Monday 20 February 2017

We don't grow strong by being unafraid of evil - we must face it and urge all religions to stand together

Michael Kelly

Published 28/07/2016 | 02:30

Women pay tribute at the town hall in Saint-Etienne-du-Rouvray, near Rouen in Normandy, France, where Father Jacques Hamel was killed. Photo: Reuters/Pascal Rossignole
Women pay tribute at the town hall in Saint-Etienne-du-Rouvray, near Rouen in Normandy, France, where Father Jacques Hamel was killed. Photo: Reuters/Pascal Rossignole

Tuesday morning started out like any other morning for Fr Jacques Hamel. He celebrated Mass with a small group of parishioners. The Eucharist - in which Catholics believe the sacrifice of Christ is re-presented in time - was central to the life of Fr Jacques ever since his ordination in 1958. He was part of a generation of idealistic young Frenchmen who joined the priesthood following the horrors of World War II, knowing a better world was not only possible, but necessary if humanity was to have a future.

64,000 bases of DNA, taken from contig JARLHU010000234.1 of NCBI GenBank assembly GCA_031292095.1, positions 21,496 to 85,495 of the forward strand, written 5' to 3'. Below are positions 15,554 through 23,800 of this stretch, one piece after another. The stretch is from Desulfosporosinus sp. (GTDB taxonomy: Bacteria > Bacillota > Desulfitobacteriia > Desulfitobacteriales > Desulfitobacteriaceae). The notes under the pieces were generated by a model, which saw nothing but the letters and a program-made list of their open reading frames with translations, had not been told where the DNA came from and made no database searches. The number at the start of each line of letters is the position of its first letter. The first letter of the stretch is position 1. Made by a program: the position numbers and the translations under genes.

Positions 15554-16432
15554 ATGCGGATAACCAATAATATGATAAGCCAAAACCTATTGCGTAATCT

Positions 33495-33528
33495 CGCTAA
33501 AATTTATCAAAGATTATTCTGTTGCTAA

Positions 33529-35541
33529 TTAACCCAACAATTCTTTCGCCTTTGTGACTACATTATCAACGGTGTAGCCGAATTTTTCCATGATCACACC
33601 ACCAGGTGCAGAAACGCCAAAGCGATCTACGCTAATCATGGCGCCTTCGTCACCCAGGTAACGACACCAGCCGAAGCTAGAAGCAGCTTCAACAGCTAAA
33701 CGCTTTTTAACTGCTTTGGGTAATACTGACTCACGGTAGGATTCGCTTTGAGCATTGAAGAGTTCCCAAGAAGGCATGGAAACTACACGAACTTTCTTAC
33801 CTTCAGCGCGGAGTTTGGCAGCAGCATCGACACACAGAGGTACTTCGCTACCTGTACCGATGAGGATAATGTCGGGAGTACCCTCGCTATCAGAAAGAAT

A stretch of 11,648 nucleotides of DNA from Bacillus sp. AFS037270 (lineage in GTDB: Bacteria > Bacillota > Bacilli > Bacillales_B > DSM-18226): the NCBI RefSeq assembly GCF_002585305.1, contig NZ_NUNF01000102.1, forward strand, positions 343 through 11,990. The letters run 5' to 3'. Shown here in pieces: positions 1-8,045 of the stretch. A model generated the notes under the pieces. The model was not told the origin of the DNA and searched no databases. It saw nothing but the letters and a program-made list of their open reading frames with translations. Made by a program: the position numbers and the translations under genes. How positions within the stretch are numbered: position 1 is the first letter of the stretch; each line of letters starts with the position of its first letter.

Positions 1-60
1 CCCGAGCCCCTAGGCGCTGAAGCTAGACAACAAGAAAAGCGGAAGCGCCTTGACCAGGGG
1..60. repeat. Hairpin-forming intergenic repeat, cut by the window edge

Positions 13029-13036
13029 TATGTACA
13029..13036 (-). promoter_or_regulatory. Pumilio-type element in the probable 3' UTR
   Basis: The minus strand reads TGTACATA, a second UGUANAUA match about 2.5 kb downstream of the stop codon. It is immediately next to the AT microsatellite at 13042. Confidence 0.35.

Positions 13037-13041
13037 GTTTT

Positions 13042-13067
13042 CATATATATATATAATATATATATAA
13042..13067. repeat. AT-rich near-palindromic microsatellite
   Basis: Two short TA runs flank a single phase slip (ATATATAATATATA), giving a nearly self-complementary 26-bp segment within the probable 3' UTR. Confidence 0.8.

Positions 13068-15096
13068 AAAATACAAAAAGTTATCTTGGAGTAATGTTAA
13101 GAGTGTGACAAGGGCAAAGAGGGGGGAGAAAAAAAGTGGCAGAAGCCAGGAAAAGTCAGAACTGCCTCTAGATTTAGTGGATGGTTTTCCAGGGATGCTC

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Little did he know that during that mass - mirroring Christ's Last Supper before his death - his blood would be mingled with the blood of Christ and he would be ever remembered by Catholics worldwide as a martyr.

But the greatest tribute we can pay to Fr Jacques is to ensure his death does not provoke the kind of reactionary backlash his killers wanted. The murderous events in Saint-Étienne-du-Rouvray have cast a dark shadow across civilised people and exposed the odious wickedness at the heart of the Islamist ideology. It has also brought the horrors of Islamist terrorism very close to home.

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